Oil comes from the remains of tiny plants and animals (plankton) that died in ancient seas between 10 million and 600 million years ago. After the organisms died, they sank into the sand and mud at the bottom of the sea.
Over the years, the organisms decayed in the sedimentary layers. In these layers, there was little or no oxygen present. So microorganisms broke the remains into carbon-rich compounds that formed organic layers. The organic material mixed with the sediments, forming fine-grained shale, or source rock. As new sedimentary layers were deposited, they exerted intense pressure and heat on the source rock. The heat and pressure distilled the organic material into crude oil and natural gas. The oil flowed from the source rock and accumulated in thicker, more porous limestone or sandstone, called reservoir rock. Movements in the Earth trapped the oil and natural gas in the reservoir rocks between layers of impermeable rock, or cap rock, such as granite or marble.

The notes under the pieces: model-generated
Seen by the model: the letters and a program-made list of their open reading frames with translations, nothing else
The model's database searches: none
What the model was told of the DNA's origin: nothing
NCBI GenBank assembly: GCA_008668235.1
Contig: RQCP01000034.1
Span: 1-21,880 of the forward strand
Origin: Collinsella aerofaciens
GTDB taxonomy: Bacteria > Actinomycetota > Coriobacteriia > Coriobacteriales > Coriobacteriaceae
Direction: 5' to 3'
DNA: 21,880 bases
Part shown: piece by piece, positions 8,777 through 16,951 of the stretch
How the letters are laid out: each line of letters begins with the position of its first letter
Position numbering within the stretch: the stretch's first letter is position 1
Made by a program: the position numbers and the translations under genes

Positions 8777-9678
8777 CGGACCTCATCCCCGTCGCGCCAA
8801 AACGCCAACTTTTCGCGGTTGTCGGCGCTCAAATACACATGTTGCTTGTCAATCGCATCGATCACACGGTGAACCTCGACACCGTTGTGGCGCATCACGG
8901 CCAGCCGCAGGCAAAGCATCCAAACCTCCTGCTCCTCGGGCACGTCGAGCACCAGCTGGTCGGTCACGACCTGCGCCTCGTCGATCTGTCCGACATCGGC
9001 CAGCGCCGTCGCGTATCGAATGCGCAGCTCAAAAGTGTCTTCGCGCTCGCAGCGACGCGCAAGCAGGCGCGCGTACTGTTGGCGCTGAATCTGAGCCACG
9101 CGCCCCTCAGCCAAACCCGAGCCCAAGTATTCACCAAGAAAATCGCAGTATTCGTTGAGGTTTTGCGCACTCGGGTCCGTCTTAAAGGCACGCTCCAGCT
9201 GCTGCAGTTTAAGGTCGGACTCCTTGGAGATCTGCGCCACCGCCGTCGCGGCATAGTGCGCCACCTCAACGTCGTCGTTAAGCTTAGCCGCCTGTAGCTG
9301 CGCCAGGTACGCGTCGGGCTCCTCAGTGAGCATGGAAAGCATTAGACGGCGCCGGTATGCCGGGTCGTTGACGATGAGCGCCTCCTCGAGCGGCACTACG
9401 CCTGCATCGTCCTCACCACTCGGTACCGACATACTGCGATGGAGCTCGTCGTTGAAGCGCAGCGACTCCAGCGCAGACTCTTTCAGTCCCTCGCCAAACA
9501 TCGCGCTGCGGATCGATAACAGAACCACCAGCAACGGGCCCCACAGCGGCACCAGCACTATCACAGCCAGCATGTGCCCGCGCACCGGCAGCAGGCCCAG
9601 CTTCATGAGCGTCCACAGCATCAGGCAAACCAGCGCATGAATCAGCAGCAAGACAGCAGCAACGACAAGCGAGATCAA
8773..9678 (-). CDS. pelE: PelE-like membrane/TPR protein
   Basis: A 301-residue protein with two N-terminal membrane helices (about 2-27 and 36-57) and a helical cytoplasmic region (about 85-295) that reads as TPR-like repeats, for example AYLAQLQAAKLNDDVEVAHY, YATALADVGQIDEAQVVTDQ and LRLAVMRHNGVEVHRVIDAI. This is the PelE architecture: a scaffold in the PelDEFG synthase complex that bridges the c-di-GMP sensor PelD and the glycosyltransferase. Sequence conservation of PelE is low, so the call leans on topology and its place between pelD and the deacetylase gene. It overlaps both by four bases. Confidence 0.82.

These movements of the Earth include:
Folding - Horizontal movements press inward and move the rock layers upward into a fold or anticline.
Faulting - The layers of rock crack, and one side shifts upward or downward.
Pinching out - A layer of impermeable rock is squeezed upward into the reservoir rock.